Friday, March 2, 2018

Abandoned Edsels

I love old cars, but I hate Edsels, boxy, low-riding, with that hideous triangular toilet seat glommed on to the front. But seeing them abandoned and rusting away like this is somehow comforting. Collectors cherish these things because of their rarity, and the taint forever associated with it: from then on, anything which bombed badly after a huge buildup was called an "Edsel". The fact it was named after Henry Ford's son made the failure particularly excruciating. Wikipedia explains it like this:

Edsel and its failures

Historians have advanced several theories in an effort to explain the Edsel's failure. Popular culture often faults the car’s styling. Consumer Reports has alleged that poor workmanship was the Edsel's chief problem. Marketing experts hold the Edsel up as a supreme example of the corporate culture’s failure to understand American consumers. Business analysts cite the weak internal support for the product inside Ford’s executive offices. According to author and Edsel scholar* Jan Deutsch, the Edsel was "the wrong car at the wrong time."

"The aim was right, but the target moved"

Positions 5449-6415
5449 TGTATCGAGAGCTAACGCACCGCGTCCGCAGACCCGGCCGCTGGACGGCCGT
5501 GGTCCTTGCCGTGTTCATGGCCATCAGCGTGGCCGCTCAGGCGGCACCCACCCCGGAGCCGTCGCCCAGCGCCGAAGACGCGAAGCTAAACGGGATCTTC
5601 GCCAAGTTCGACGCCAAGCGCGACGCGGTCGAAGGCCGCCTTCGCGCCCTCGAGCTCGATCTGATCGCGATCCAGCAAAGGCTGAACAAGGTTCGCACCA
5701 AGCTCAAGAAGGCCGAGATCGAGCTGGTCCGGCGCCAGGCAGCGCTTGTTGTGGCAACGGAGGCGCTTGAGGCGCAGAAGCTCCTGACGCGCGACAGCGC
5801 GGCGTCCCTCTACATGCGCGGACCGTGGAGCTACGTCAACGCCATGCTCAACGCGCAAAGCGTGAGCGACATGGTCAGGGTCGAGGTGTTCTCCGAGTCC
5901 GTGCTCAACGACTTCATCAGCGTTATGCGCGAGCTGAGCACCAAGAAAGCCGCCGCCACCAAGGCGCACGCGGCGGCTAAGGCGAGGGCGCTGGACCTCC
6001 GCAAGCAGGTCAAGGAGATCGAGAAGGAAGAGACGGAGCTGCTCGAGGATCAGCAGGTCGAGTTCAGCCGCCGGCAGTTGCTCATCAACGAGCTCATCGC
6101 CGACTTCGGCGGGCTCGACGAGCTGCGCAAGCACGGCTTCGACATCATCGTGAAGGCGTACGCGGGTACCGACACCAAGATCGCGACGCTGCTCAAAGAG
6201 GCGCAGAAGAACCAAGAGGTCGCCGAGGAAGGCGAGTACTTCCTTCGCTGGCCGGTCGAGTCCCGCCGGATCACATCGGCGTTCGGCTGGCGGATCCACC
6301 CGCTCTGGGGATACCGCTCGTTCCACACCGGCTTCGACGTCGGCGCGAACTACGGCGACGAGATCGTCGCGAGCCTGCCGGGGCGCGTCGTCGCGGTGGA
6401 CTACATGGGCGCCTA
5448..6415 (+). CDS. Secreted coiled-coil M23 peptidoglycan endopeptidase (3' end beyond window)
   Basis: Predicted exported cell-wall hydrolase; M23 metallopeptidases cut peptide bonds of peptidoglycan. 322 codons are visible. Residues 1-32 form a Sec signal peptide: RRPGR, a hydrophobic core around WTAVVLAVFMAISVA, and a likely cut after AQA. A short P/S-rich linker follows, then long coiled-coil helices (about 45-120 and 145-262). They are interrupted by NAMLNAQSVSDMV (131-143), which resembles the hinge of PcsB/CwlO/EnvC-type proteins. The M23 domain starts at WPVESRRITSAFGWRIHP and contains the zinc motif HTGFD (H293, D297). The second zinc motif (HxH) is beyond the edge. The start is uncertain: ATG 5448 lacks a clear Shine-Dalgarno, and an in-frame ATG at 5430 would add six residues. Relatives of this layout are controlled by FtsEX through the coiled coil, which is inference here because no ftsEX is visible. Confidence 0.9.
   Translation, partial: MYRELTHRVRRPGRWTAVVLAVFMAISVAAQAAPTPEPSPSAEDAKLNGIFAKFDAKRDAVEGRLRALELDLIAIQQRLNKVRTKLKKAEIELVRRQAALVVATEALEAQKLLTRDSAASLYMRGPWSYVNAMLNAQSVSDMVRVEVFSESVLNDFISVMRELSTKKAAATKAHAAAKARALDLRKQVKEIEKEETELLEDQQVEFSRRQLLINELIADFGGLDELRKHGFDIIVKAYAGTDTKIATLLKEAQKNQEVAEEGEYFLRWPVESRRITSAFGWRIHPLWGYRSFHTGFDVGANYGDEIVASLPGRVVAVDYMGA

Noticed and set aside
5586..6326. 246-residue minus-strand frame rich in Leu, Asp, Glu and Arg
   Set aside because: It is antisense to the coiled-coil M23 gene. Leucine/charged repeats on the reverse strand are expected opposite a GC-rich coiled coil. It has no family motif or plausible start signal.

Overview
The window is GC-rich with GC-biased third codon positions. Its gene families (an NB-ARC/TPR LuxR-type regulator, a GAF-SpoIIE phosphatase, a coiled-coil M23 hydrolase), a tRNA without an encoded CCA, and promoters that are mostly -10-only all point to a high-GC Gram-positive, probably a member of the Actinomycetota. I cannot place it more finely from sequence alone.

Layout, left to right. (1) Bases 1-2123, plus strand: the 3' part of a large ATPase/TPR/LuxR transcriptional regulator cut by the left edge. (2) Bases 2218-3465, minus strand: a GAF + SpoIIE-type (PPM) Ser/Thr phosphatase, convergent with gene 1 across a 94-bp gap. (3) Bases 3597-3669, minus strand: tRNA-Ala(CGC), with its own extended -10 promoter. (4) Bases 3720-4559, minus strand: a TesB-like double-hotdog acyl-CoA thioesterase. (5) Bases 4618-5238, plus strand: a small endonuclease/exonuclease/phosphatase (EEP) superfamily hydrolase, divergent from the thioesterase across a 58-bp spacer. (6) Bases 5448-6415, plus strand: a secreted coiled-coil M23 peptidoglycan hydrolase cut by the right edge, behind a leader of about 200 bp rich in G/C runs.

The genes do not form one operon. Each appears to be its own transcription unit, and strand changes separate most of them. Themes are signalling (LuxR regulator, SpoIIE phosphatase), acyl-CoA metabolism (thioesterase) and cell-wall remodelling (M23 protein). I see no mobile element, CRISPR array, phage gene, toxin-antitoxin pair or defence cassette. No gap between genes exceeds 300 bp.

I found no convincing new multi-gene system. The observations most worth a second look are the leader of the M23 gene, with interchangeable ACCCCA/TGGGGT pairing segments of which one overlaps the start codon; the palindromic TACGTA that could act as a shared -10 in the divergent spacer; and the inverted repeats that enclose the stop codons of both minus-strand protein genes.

The Edsel is most notorious for being a marketing disaster. The name "Edsel" became synonymous with the real-life commercial failure of the predicted "perfect" product or product idea. Similar ill-fated products have often been colloquially referred to as "Edsels". Ford's own Sierra model, which launched almost 25 years later, is often compared to the Edsel owing to initial buyer antipathy to its perceived radical styling, even though, unlike the Edsel, it ultimately became a sales success. 

Since the Edsel program was such a debacle, it gave marketers a vivid illustration of how not to market a product. The principal reason the Edsel's failure is so infamous is that Ford had absolutely no idea that the failure was going to happen until after the vehicles had been designed and built, the dealerships established and $400 million invested in the product's development and launch. Incredibly, Ford had presumed to invest $400 million (well over $4.0 billion in the 21st century) in developing a new product line without attempting to determine whether such an investment would be wise or prudent.

The prerelease advertising campaign promoted the car as having "more YOU ideas", and the teaser advertisements in magazines only revealed glimpses of the car through a highly blurred lens or wrapped in paper or under tarps. In fact, Ford had never test-marketed the vehicle or its unique styling concepts with potential buyers prior to either the vehicle’s initial development decision or the vehicle’s shipments to its new dealerships. Edsels were shipped to the dealerships undercover and remained wrapped on the dealer lots.

*My only question is: what's an Edsel scholar? Imagine doing THAT all day.

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